I know of nothing guaranteed to stir excitement in a cinema audience like the words “A long time ago in a galaxy far, far away…” followed by the yellow words Star Wars emblazoned over outer space, accompanied by the familiar blast of John Williams’ magnificent, pulse-pounding fanfare. It is the cue for a million heroic childhood dreams, and now a rite of passage passed on from generation to generation. Only the opening gun-barrel of the James Bond franchise comes close to capturing that truly extraordinary, impossibly thrilling sense that anything could happen.
Of course, the original Star Wars changed the course of cinema in ways unlike any other movie before or since. The initial sequels, The Empire Strikes Back and Return of the Jedi, were similarly groundbreaking and are beloved by so many that they have attained near mythological status. Then came the prequels, and with them crushing disappointment at what might have been. With George Lucas selling Lucasfilm (and therefore the Star Wars franchise) to Disney, The Force Awakens, arrives with a weight of expectation unprecedented in cinema history. Surely this film cannot possibly deliver in the outstanding way the first movies did?
The answer is of course not. The original film was lightning in a bottle; a landmark in cinema that divided film history into two distinct epochs BC/AD style, ie before and after Star Wars. The Force Awakens cannot possibly repeat that trick, but it is – I am pleased to report – for the most part an enjoyable continuation of the Star Wars story, and certainly a vast improvement on the much maligned prequels.
Director JJ Abrams has so far managed to keep the plot entirely under wraps, so I am not going to discuss story specifics in this review. Instead, I will merely state that this looks and feel like an authentic Star Wars picture. The screenplay (by Abrams, Lawrence Kasdan and Michael Arndt) skillfully strips back the excesses of the prequels and returns to basics, delivering a streamlined, thrill-ride packed with excitement and adventure, albeit one that relies too heavily on nostalgia and plot beats reminiscent of the original film. In some cases, particularly towards the end, unfavourable comparisons with major Star Wars set pieces are invited, with one battle in particular lacking the nail-biting tension of it’s counterpart in the original film. That said, Abrams and co inject just enough originality, mystery, and intriguing plot threads that set up the next film to get away with the more blatant moments of homage/rehash (depending on how charitable one feels). Additionally, it is worth mentioning the film is surprisingly funny in places, which always helps.
The new characters are certainly far more engaging than those introduced in the prequels, though still loosely sketched enough to leave one craving deeper development in subsequent films. Said characters are depicted by Daisy Ridley, playing desert planet scavenger Rey, John Boyega, as AWOL stormtrooper Finn, Oscar Isaac, as daring X-wing fighter pilot Poe Dameron, and best of all Adam Driver’s splendid new villain Kylo Ren, whose character is easily the most three-dimensional and intriguing. Able support is provided by the likes of Domhnall Gleeson, Gwendoline Christie, Lupita Nyong’o, Max von Sydow and Andy Serkis, with series regulars Anthony Daniels (C-3PO), Kenny Baker (R2-D2) and Peter Mayhew (Chewbacca) returning, as well as the original big three: Carrie Fisher (Princess Leia), Harrison Ford (Han Solo) and Mark Hamill (Luke Skywalker – whose absence from all publicity material underscores a critical element of the plot). Han gets a very big role in this movie, with his character arc proving surprisingly pivotal. Oh – and there’s a really cool new droid in the form of BB-8, who looks set to become as iconic as his robotic predecessors.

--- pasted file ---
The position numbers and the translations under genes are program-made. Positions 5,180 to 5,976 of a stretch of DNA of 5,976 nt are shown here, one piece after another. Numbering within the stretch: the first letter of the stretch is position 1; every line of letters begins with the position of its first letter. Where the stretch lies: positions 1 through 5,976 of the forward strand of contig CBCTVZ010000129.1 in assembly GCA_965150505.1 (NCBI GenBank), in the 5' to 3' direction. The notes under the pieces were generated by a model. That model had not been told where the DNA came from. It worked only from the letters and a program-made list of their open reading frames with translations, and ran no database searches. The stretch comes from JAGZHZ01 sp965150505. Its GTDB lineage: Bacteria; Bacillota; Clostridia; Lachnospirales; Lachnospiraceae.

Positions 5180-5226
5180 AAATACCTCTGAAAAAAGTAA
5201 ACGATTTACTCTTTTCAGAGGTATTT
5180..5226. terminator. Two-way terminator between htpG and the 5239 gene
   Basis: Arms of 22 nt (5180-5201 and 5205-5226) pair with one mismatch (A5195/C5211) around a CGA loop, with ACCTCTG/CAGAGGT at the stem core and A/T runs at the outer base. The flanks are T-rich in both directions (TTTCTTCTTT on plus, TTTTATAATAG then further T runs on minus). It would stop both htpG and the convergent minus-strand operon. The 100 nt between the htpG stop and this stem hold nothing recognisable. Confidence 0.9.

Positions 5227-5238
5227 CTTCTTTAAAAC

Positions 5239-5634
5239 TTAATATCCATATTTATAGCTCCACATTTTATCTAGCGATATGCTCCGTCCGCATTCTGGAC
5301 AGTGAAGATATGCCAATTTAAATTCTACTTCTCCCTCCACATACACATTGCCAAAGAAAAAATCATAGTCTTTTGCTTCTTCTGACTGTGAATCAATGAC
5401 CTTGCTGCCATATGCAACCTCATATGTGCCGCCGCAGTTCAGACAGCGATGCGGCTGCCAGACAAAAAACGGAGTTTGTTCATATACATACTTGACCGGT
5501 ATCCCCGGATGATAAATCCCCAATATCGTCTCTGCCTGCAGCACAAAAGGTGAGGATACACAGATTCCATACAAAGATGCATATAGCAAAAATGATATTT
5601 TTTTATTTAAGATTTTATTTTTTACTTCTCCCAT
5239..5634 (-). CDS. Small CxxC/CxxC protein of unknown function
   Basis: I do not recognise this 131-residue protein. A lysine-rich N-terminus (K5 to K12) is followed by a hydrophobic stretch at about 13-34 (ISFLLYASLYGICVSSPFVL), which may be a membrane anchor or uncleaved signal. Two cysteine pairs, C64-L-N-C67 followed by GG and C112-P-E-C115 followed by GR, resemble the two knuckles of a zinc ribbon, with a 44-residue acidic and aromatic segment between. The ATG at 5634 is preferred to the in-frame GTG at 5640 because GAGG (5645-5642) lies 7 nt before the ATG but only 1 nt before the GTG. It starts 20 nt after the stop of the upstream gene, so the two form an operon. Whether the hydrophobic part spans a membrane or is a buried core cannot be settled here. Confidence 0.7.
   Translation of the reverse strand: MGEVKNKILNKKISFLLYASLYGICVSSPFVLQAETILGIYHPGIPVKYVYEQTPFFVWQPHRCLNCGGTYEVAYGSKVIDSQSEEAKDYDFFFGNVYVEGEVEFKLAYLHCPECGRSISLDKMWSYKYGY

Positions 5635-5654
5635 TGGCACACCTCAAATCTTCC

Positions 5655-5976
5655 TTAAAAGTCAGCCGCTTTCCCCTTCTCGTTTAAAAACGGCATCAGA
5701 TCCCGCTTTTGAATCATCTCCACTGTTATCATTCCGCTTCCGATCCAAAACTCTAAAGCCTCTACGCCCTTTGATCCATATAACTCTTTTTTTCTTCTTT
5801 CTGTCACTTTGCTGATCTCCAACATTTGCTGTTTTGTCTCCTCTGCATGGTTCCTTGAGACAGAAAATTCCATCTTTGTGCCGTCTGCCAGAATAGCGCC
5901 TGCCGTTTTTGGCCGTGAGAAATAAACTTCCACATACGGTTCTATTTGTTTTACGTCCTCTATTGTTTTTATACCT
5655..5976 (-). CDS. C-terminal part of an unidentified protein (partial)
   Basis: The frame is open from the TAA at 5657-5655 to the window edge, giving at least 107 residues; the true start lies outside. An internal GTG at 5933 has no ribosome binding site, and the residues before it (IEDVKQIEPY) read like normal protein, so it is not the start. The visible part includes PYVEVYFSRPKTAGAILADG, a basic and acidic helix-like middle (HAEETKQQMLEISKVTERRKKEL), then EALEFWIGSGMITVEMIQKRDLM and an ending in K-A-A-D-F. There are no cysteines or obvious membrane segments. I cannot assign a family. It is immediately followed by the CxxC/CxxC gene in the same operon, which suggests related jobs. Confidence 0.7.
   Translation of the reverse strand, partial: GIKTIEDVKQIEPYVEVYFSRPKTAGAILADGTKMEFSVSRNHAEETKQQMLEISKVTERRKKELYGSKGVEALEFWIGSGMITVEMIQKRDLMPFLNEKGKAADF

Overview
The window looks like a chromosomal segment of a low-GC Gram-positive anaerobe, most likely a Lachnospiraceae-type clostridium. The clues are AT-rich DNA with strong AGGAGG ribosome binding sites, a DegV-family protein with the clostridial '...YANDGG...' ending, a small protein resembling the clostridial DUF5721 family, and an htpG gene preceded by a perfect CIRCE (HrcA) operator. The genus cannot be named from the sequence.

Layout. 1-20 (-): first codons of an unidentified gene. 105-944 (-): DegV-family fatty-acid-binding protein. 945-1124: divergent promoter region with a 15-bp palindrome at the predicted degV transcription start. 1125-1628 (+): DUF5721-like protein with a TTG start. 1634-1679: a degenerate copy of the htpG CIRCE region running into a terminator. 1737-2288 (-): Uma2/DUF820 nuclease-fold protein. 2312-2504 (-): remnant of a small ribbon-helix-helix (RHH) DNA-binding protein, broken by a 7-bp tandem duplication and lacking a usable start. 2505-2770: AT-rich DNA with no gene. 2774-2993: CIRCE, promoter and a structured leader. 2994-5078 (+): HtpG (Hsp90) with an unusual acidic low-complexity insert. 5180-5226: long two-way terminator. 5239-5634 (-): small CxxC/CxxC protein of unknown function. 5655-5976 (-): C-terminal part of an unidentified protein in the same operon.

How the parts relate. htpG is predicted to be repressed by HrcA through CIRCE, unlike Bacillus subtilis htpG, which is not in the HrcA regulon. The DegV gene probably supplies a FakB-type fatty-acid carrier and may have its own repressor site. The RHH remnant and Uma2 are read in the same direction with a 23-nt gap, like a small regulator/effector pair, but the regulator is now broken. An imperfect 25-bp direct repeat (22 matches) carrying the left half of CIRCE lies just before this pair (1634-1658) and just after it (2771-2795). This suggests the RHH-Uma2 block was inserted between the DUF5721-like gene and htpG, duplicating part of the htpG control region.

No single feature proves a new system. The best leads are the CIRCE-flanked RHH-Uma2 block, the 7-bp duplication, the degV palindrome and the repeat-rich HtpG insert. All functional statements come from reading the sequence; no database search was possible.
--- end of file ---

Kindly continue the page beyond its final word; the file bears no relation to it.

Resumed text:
Speaking of BB-8, it goes without saying that the special effects are first-rate, with Abrams relying largely on old-school models for the spaceships, prosthetics and puppetry for the monsters and aliens, and CGI sparingly, where no practical alternative is feasible. Visually this returns to the clean lines and simple but effective designs of the original saga, and the resultant movie is an absolute joy to look at. The film is also a feast for the ears, with iconic Star Wars sound effects guru Ben Burtt present and correct, and John Williams revisiting and expanding his musical masterpiece in fresh and fulfilling ways. It hardly needs saying but for goodness sake see this on the biggest screen possible.
The popularity of the Star Wars saga has often been attributed to its universally relatable themes. Certainly those themes are further explored here, including unlikely heroism, sacrifice, and how the mistakes of older generations can affect the younger. In one sense, The Force Awakens is about the choice between good and evil. At key points in the film, one character chooses to make a stand for what is right, whilst another deliberately chooses evil.
It is worth reiterating that Star Wars isn’t really science fiction at all, as these themes have always been more akin to its cousin genre fantasy. Lucas’s original guiding concept was “space fantasy” and there has always been an argument that Star Wars is essentially The Lord of the Rings in space. Certainly The Force Awakens remains true to this dynamic, and as such it would appear the future of the franchise is in good hands.
Ultimately The Force Awakens does exactly what it needs to: provide a joyful, satisfying, occasionally exhilarating adventure story for the entire family to enjoy. It could never be the groundbreaking movie that the original film was, but despite an overreliance on nostalgia, it is the must-see blockbuster for the festive season.